Yield on the 10-Year Treasury
**CLICK ON SCREEN FOR FULL SCREEN VIEW **
The graph above is the 10-Year U.S. Treasury Bond Yield from 1965 to 2000.
On the left Y-axis is the percent-change of the current yield from the 144-week moving average of the yield. It is a technical measure that I watch closely.
The right Y-axis is the yield. It clearly shows that interest rates are exceedingly low with a perspective of a 45-year history.
The easy-money environment that has existed since the 1980's has changed in one basic regard; the money from the Federal Reserve to Banks is still easy while money from the banks to business and consumers is anything but easy. However while individuals and small business are learning to live within their means - the U.S. Government and Investment Banks are on a spending spree. Banks are demonstrating they can make money as long as it starts as risk-free money (no, or little cost). The Government cannot stand the thought of assets, like homes, reaching fair market value, so stimulus money is a favorite means to prime the money pump into the general economy.
Ultimately, the long-date Treasuries are the means which cash flow runs through the Goevernment. If buyers line-up and bid these securities prices up, then the rates remain low. Once buyers demand a higher return, sensing risk on these securities, then the ask price stumbles until buyers can be encouraged to find their risk-reward tradeoff.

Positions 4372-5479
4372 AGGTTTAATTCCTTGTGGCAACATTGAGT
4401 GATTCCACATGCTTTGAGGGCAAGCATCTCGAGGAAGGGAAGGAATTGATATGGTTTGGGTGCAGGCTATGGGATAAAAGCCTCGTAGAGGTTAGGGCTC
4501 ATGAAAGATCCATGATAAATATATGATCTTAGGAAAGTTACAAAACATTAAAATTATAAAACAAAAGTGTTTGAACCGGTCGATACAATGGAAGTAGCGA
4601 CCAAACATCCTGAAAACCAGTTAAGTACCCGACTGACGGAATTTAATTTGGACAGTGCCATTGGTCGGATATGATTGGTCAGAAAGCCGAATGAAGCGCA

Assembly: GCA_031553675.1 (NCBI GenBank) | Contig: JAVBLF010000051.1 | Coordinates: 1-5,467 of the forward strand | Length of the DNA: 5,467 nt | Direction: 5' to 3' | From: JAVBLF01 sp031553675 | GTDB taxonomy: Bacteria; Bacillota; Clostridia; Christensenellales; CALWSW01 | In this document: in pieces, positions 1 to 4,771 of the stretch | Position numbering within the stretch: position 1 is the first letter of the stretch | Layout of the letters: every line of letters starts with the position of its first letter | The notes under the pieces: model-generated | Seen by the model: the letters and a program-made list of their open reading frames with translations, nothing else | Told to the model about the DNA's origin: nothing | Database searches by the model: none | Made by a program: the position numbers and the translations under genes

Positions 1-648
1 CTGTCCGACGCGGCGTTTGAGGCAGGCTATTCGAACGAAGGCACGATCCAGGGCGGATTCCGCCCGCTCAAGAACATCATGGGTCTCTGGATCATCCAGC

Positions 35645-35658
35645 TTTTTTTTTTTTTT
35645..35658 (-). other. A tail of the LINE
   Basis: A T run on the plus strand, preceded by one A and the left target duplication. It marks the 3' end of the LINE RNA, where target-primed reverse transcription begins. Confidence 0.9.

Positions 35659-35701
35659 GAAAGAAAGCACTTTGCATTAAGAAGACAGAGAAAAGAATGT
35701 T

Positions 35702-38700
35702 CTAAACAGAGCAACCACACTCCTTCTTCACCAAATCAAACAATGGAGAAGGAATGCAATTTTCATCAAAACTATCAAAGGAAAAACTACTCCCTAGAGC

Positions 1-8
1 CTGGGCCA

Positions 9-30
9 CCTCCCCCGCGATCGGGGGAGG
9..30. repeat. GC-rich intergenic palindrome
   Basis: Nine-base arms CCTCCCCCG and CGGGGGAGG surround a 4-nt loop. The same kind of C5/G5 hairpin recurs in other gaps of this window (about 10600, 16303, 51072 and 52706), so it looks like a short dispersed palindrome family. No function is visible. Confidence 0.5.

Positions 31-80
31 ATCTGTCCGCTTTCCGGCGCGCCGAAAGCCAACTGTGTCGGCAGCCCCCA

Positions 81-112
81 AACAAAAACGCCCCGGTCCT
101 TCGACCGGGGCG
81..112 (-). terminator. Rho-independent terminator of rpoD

For the last twenty years the yield has been dropping with the yield in a boundary of +/- 20% of its long-term moving average. The downside has taken a few trips below -20%, but the upside has been regularly capped at +20%.
With this latest bounce off lows, again, the yield is coming from near -20% - however this time I believe the boundary will be violated on the upside. I foresee several run-ups in yield (generated by a buyer's strike on Treasuries) with a quick ride to 4,5 and then 6+ percent yields.
Profiting directly from yields (drop in price) is not easy. It is possible to short Treasuries. ETF's like IEF, TLT and TLH are easier to short. TNX is the symbol for yield, and it has traded options - but they seem to always be pricey, with an unattractive bid-ask spread.
As treasuries become cheap - hard assets will become expensive. The indirect way to profit is to own commodities like gold and silver.
A contrary opinion to rates rising is another credit-related crisis with massive deflation ensuing. While possible, rejection of the expensive U.S. Treasury seems more likely at this point.
Posted by David at 7/25/2010 03:22:00 PM